Good Money Week might be over, but the drums of ethical investing continue to bang loudly.
Last month, fashion giant Gucci made known its intention to stop selling fur by 2018 – committing to a sustainable fur-free future.The company is owned by publicly traded company Kering, which featured in the 2016 Global 100 Index, which ranks the world’s most sustainable corporations.
Gucci’s resolution is just one example in a line of many, showing the rising popularity of companies wanting to show they care about environmental, societal and governmental (ESG) issues as much as they care about making money. This trend is big in mainland Europe and America.
However, in the UK the take-up of sustainable investment strategies has been slower than anticipated, according to fund manager Liontrust.
This is despite the UK being a leader in developing sustainable investment as a service and an industry.
As a concept, sustainable investing generally refers to buying stocks and bonds, but carefully selecting companies that match a criteria based on their impact on stakeholders, or de-selecting companies that contravene this. It can, however, be defined in different ways by different people and encompasses more esoteric areas such as ESG, ethical and impact investing.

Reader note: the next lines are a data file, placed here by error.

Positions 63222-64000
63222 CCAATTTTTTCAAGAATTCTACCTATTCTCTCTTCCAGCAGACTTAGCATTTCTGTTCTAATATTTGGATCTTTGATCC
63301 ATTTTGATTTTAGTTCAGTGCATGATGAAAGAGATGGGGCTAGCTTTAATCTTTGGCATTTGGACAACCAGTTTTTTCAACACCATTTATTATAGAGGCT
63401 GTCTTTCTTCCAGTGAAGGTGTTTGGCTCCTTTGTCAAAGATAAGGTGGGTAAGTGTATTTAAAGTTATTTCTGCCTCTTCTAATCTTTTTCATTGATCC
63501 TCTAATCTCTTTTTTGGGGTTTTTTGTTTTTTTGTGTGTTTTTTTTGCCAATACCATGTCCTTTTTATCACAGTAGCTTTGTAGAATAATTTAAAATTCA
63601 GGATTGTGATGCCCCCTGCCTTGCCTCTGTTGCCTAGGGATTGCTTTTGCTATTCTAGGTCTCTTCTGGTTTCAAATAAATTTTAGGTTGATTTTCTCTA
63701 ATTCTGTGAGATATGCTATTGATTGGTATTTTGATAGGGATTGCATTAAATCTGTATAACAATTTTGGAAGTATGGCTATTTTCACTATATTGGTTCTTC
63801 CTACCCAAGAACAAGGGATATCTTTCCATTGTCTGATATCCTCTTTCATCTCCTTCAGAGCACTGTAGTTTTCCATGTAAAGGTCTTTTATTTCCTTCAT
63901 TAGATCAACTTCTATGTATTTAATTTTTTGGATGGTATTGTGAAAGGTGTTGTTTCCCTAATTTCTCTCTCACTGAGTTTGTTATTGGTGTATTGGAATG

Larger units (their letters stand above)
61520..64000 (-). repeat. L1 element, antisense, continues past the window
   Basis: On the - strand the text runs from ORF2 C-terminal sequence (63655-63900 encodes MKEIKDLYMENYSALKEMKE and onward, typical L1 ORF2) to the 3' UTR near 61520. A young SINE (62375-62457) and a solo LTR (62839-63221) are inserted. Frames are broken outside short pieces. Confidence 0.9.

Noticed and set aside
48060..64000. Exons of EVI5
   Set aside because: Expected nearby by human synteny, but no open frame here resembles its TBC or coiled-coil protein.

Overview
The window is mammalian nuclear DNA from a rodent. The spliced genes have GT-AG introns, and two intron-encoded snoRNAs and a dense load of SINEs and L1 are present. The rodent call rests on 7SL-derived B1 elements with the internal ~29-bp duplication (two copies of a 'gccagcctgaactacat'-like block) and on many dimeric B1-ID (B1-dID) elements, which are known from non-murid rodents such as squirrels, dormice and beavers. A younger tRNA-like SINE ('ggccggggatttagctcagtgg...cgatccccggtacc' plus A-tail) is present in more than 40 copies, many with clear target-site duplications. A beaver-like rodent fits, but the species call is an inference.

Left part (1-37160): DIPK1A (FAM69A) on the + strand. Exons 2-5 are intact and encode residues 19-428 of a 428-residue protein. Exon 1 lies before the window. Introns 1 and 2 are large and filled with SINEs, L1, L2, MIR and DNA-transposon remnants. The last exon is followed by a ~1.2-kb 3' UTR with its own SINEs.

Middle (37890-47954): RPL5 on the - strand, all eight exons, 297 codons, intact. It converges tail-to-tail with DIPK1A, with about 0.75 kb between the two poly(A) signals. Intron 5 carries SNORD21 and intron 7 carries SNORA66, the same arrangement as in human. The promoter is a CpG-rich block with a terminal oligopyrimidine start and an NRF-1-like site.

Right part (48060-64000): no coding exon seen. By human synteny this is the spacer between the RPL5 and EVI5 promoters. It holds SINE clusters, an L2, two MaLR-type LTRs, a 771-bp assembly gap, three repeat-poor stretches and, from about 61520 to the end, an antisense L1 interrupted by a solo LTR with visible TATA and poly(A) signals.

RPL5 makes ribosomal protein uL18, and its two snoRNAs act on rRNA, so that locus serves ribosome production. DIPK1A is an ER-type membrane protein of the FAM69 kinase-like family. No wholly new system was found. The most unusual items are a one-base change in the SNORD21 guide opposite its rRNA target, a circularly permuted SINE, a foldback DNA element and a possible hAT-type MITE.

Peter Michaelis, who leads the Liontrust sustainable investment team, said: “In the UK we have seen it grow more slowly than we would have anticipated, particularly when compared to regions like [mainland] Europe, where we have seen really rapid growth and the take-up of sustainable strategies by institutions and pension funds.
“In the past few years we have seen a rapid increase in the US, where the ideas behind sustainable investing has gained traction and there is big growth there. The UK has been a leader in developing sustainable investments as a service and an industry. The growth has been positive and every year it has grown, but it has not taken off to the same extent.”
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Investors are often hesitant towards sustainable investing owing to concerns about performance. Many believe returns have to be sacrificed.
Mr Michaelis added: “There is a perception among many people, particularly financial advisers, that sustainable or ethical investments do not give you enhanced investment returns. But that will change the more it is demonstrated through performance.”
Mr Michaelis’s team compares its funds with peer groups or mainstream benchmarks. Its £681m multi-asset Sustainable Future Managed fund sits in the IA Mixed Investment 40-85% Shares sector, and is first quartile over all time periods. On a five-year view, the fund has returned 80 per cent versus a 54 per cent sector average, according to FE Analytics.
“There’s a growing amount of evidence from fund performance that sustainable funds do deliver superior investment returns, and it is not just in equities. Our corporate bond fund has performed over a 10-year period,” Mr Michaelis said.